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Effects of weight gain and resumption of menses on reduced bone density in patients with anorexia nervosa.
Biol Psychiatry 1995; 37(8):521-7BP

Abstract

The bone mineral density (BMD) of the lumbar vertebrae (L2-L4) and of the whole body were measured in cross-sectional and longitudinal studies in female patients with eating disorders, using dual photon absorptiometry before and after weight gain with or without resumption of menses. In the cross-sectional study, the low-body-weight anorectic patients, with or without bulimia nervosa, were found to have lower BMD of the lumbar vertebrae associated with severe weight loss, low physical activity, and earlier onset and longer duration of amenorrhea. In the longitudinal study, 11 patients attained subnormal body weight (70%SBW < or = approximately < 85% SBW), 10 patients attained normal body weight (> or = 85%SBW, 6 patients of them resumed regular menses) after treatment. The BMD of the lumbar vertebrae was found to increase with weight gain, but not to the control level. The BMD was further increased with the resumption of menses in patients with anorexia nervosa. These results suggest that resumption of menses, in addition to weight gain, is essential to normalize reduced bone mineral density.

Authors+Show Affiliations

Department of Neuropsychiatry, Osaka City University Medical School, Japan.No affiliation info availableNo affiliation info availableNo affiliation info available

Pub Type(s)

Journal Article

Language

eng

PubMed ID

7619974

Citation

Iketani, T, et al. "Effects of Weight Gain and Resumption of Menses On Reduced Bone Density in Patients With Anorexia Nervosa." Biological Psychiatry, vol. 37, no. 8, 1995, pp. 521-7.
Iketani T, Kiriike N, Nakanishi S, et al. Effects of weight gain and resumption of menses on reduced bone density in patients with anorexia nervosa. Biol Psychiatry. 1995;37(8):521-7.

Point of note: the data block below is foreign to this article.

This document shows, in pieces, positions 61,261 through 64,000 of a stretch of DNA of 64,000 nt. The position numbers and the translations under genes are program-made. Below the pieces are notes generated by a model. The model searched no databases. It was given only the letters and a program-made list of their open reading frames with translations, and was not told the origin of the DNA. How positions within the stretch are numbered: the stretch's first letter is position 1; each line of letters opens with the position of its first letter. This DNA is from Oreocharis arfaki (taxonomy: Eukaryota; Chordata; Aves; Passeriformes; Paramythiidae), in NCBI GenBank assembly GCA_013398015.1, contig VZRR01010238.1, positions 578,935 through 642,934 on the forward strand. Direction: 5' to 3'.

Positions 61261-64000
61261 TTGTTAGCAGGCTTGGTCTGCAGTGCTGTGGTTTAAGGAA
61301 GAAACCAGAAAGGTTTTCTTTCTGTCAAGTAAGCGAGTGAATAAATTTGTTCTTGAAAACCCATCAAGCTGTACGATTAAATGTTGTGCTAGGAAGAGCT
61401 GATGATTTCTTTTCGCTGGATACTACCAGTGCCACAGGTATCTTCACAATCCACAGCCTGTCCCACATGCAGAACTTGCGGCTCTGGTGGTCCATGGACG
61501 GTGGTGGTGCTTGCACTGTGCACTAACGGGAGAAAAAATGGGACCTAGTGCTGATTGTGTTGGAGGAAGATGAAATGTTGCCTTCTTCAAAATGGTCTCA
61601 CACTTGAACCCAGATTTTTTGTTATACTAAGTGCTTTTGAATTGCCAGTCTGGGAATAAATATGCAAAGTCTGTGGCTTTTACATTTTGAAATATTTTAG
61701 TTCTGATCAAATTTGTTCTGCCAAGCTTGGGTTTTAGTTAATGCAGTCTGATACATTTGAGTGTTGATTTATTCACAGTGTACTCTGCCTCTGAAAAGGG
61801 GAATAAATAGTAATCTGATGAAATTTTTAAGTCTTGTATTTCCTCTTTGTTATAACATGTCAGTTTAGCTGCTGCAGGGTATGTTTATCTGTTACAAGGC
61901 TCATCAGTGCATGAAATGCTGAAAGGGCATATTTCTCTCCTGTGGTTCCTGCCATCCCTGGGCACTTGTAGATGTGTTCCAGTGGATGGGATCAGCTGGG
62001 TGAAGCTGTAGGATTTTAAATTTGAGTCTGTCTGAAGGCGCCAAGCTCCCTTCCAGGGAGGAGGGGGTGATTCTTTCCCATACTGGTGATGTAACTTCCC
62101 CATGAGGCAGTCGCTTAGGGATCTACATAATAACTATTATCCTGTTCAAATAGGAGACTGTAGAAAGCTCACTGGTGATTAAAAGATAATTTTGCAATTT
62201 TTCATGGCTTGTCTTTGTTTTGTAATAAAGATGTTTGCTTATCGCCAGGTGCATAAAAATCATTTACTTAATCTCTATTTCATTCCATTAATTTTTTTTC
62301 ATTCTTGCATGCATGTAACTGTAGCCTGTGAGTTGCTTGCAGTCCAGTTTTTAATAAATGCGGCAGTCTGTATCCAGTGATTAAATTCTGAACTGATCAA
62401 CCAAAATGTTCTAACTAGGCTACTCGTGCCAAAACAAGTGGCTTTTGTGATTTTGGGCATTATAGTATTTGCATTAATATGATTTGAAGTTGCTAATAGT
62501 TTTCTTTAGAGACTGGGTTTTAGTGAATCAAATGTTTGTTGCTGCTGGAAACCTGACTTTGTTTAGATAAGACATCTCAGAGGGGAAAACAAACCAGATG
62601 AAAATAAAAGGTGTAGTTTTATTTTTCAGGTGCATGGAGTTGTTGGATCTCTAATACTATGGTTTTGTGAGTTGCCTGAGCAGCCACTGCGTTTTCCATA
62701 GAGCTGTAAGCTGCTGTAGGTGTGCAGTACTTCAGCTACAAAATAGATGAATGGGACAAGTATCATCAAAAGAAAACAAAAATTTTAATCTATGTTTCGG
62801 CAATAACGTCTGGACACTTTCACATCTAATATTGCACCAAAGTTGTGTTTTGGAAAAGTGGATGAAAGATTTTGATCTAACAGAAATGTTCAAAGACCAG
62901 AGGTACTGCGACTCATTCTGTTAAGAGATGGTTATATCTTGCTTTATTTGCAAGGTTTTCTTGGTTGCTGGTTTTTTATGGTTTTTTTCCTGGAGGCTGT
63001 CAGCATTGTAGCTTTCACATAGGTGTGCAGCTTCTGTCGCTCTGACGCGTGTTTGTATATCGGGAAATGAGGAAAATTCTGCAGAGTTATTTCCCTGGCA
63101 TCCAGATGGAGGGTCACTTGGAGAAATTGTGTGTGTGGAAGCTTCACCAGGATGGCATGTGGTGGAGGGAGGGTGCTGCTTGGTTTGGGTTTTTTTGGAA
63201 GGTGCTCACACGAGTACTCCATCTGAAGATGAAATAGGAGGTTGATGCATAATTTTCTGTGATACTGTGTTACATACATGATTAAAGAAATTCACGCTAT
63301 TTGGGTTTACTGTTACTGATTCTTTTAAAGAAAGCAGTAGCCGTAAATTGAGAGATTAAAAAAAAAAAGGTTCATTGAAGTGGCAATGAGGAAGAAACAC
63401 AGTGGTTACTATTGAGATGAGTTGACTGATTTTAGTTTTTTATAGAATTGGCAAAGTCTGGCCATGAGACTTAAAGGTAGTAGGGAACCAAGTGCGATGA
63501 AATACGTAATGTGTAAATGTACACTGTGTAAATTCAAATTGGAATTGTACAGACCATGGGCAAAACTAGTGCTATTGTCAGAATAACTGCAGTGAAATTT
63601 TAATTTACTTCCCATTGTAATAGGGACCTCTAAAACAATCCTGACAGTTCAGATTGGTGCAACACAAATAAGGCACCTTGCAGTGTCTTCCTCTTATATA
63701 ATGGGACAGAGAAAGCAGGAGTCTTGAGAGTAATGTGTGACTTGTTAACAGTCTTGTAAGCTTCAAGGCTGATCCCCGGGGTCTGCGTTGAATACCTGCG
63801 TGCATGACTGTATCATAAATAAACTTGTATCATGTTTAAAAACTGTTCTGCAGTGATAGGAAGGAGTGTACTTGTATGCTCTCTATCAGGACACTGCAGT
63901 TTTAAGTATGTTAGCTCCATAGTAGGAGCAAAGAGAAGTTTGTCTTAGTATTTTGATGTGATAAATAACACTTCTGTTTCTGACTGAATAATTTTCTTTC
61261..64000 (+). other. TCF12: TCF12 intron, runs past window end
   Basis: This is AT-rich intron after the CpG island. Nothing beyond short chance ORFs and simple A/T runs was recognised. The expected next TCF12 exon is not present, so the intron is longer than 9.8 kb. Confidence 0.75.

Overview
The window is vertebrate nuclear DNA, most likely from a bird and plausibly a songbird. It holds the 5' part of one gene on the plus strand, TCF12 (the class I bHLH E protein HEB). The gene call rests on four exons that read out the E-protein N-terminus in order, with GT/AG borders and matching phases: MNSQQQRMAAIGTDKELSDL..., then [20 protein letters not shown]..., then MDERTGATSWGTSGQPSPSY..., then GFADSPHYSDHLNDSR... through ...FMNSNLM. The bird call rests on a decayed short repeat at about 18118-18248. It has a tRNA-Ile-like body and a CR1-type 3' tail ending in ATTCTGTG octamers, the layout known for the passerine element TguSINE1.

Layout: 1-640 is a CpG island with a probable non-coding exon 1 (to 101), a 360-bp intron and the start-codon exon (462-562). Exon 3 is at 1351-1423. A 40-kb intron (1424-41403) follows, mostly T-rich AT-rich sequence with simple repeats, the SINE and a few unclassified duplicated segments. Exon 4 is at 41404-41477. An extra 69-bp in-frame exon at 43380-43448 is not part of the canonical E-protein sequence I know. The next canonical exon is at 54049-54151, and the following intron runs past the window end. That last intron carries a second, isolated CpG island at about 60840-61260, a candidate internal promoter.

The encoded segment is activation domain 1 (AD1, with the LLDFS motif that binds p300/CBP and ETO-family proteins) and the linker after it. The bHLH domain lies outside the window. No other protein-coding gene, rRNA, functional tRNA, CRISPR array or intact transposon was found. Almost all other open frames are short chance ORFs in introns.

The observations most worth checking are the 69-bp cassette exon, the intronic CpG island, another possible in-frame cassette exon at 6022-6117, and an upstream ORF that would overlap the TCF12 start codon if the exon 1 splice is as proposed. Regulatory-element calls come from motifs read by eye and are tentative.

Iketani, T., Kiriike, N., Nakanishi, S., & Nakasuji, T. (1995). Effects of weight gain and resumption of menses on reduced bone density in patients with anorexia nervosa. Biological Psychiatry, 37(8), pp. 521-7.
Iketani T, et al. Effects of Weight Gain and Resumption of Menses On Reduced Bone Density in Patients With Anorexia Nervosa. Biol Psychiatry. 1995 Apr 15;37(8):521-7. PubMed PMID: 7619974.
* Article titles in AMA citation format should be in sentence-case
TY - JOUR T1 - Effects of weight gain and resumption of menses on reduced bone density in patients with anorexia nervosa. AU - Iketani,T, AU - Kiriike,N, AU - Nakanishi,S, AU - Nakasuji,T, PY - 1995/4/15/pubmed PY - 1995/4/15/medline PY - 1995/4/15/entrez SP - 521 EP - 7 JF - Biological psychiatry JO - Biol. Psychiatry VL - 37 IS - 8 N2 - The bone mineral density (BMD) of the lumbar vertebrae (L2-L4) and of the whole body were measured in cross-sectional and longitudinal studies in female patients with eating disorders, using dual photon absorptiometry before and after weight gain with or without resumption of menses. In the cross-sectional study, the low-body-weight anorectic patients, with or without bulimia nervosa, were found to have lower BMD of the lumbar vertebrae associated with severe weight loss, low physical activity, and earlier onset and longer duration of amenorrhea. In the longitudinal study, 11 patients attained subnormal body weight (70%SBW < or = approximately < 85% SBW), 10 patients attained normal body weight (> or = 85%SBW, 6 patients of them resumed regular menses) after treatment. The BMD of the lumbar vertebrae was found to increase with weight gain, but not to the control level. The BMD was further increased with the resumption of menses in patients with anorexia nervosa. These results suggest that resumption of menses, in addition to weight gain, is essential to normalize reduced bone mineral density. SN - 0006-3223 UR - https://www.unboundmedicine.com/medline/citation/7619974/Effects_of_weight_gain_and_resumption_of_menses_on_reduced_bone_density_in_patients_with_anorexia_nervosa_ L2 - https://linkinghub.elsevier.com/retrieve/pii/0006-3223(94)00182-3 DB - PRIME DP - Unbound Medicine ER -